In the early Nineteen-fifties the poet, novelist and editor Raymond Queneau circulated a pamphlet with an overview of the best books and authors. He asked 200 authors, 99 per cent French, to select their 100 top choices. Then he assembled the results and published a book called Pour Une Bibliothèque Idéale (Gallimard, 1956).
Fortunately, this information was unbeknownst to me when, early in my career as a private librarian, a well to do entertainment lawyer approached me with a similar undertaking. Would I help him collect the books he wanted to read but, due to professional and familial responsibilities, hadn’t? His dream of impending retirement was a well-shelved country house stocked with the best editions of just those books.
This was more along the line of Queneau’s Exercises in bibliographic Style than most of the collection development I’ve been involved in. I say I was fortunate not to know Queneau’s book of books then because the temptation to crib might have imbued our selection with other people’s taste. Neither did we consult the Harvard Classics or anyone else’s lifetime reading plan. I thought of it as co-authoring his auto-bibliography. We drew on his existing library, researched his interests, drew on the authorities, consulted the critical works and realized his idealized collection.
Who but a harried lawyer would take such an approach to collecting? Generally we’re building on an existing collection. Large collections require coordination. For instance, the billionaire collector with eight thousand pieces on a single country, a manageable bibliography, asked us to find what he still didn’t have. Mrs. Vreeland, curating her exhibition for the Metropolitan Museum of Art on the Belle Epoque, asked I not only acquire but read to her the best source material on Paris in that gilded age.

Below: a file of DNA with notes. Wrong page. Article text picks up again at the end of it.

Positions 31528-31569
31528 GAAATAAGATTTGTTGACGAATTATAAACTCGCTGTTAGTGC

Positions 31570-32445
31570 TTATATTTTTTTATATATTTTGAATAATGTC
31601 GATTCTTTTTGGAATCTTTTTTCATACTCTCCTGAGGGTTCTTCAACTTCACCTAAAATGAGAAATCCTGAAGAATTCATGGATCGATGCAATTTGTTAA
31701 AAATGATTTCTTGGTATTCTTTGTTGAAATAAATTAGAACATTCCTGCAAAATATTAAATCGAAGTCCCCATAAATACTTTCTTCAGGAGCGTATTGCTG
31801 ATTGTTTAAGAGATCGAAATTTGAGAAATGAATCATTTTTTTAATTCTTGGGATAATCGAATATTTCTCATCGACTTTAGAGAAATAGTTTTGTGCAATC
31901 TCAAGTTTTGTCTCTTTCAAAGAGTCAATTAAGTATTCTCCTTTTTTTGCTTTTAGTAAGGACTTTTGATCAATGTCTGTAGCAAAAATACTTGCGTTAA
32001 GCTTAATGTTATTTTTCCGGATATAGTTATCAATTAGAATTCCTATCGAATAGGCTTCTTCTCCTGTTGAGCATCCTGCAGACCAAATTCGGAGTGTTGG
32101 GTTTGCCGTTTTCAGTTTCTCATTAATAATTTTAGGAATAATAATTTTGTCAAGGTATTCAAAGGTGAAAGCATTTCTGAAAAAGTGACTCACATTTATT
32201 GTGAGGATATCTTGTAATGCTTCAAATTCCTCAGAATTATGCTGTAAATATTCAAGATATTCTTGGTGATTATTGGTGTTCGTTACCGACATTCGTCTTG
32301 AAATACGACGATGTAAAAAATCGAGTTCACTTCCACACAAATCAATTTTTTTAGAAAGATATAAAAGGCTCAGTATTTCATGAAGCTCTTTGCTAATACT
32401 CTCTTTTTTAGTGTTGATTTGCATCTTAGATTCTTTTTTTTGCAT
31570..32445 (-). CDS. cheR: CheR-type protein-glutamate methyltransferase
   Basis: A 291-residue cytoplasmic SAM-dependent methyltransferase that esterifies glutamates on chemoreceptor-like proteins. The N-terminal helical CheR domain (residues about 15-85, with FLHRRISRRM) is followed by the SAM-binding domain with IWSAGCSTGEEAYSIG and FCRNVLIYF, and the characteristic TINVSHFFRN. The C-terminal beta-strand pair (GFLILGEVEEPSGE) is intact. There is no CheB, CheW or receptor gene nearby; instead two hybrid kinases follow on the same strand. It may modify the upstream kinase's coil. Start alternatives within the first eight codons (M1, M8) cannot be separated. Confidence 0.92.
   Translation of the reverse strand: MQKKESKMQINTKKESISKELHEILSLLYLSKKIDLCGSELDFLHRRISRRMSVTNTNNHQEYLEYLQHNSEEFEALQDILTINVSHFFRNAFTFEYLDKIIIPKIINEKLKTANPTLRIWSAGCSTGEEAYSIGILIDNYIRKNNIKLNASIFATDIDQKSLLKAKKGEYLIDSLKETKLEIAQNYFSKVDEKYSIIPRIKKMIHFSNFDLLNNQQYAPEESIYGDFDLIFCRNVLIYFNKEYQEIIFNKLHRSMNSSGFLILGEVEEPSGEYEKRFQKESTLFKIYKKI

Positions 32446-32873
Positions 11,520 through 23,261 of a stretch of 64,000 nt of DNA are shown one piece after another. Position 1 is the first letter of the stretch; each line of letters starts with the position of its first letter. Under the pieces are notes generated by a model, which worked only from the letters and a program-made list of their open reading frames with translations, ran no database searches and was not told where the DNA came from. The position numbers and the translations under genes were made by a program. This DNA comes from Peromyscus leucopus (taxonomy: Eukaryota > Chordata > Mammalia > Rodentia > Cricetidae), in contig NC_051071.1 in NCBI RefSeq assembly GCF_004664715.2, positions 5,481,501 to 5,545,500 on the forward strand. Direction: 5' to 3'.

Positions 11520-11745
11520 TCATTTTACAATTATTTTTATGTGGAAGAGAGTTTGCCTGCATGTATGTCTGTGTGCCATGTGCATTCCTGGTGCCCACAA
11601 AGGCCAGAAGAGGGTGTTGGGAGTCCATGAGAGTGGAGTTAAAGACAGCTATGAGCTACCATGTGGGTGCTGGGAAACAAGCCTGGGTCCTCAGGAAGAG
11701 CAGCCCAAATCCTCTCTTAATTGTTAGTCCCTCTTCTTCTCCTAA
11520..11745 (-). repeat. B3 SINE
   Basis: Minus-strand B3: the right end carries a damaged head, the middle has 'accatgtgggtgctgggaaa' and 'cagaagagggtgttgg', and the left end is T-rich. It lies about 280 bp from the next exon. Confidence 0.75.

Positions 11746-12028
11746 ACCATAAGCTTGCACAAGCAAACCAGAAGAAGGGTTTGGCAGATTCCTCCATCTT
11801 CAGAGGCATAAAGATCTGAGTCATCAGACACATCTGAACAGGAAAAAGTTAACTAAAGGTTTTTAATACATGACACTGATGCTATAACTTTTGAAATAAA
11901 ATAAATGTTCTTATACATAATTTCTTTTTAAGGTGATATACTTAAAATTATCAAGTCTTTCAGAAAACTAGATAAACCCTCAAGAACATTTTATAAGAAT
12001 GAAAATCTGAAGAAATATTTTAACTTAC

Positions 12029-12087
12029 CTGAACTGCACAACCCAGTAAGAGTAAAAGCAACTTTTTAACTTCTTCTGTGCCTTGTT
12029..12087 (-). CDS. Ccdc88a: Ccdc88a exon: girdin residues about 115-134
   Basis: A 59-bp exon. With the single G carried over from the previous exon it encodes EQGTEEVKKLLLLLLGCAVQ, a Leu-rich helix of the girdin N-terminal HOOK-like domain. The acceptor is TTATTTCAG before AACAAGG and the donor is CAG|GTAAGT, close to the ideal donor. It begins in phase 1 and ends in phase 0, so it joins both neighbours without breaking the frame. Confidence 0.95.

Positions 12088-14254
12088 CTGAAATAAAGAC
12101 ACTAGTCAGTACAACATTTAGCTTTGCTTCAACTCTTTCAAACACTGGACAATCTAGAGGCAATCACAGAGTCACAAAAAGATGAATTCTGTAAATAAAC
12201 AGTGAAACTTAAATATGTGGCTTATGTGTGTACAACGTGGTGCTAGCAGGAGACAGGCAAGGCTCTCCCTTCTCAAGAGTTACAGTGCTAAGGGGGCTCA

In the minority would be those whose motives have less to do with collecting than accumulating books as objects. At one extreme, the interior decorator’s request for 53 feet of books bound in forest green. Books Do Furnish A Room. At the other, the conspicuous consumption of a newly moneyed American entrepreneur/garmento who wished to give the impression of being titled and Oxford educated by purchasing rooms basically bound in crushed full morocco and gilt-tooled and gilt-ruled treed and speckled calf by masters like Bayntun of Bath, Morrell, Riviere, Zaehnsdorf and their like. It worked fairly well so long as no one asked any impertinent questions.
Inevitably, I am asked to supply anecdotes along this line by the same people who ask, incredulously, whether I’ve read all the books on my own shelves. What they’re most disappointed to hear is that the vast majority of my books, like my clientele, are well read and that only a very few are there for effect. For example, my recently purchased, provocatively titled, A Guide to Sexing Chicks, by Charles S. Gibbs. This is a veterinarian’s, not a bachelor’s, guide. Much as I enjoy having the book, I have no intention of ever reading it.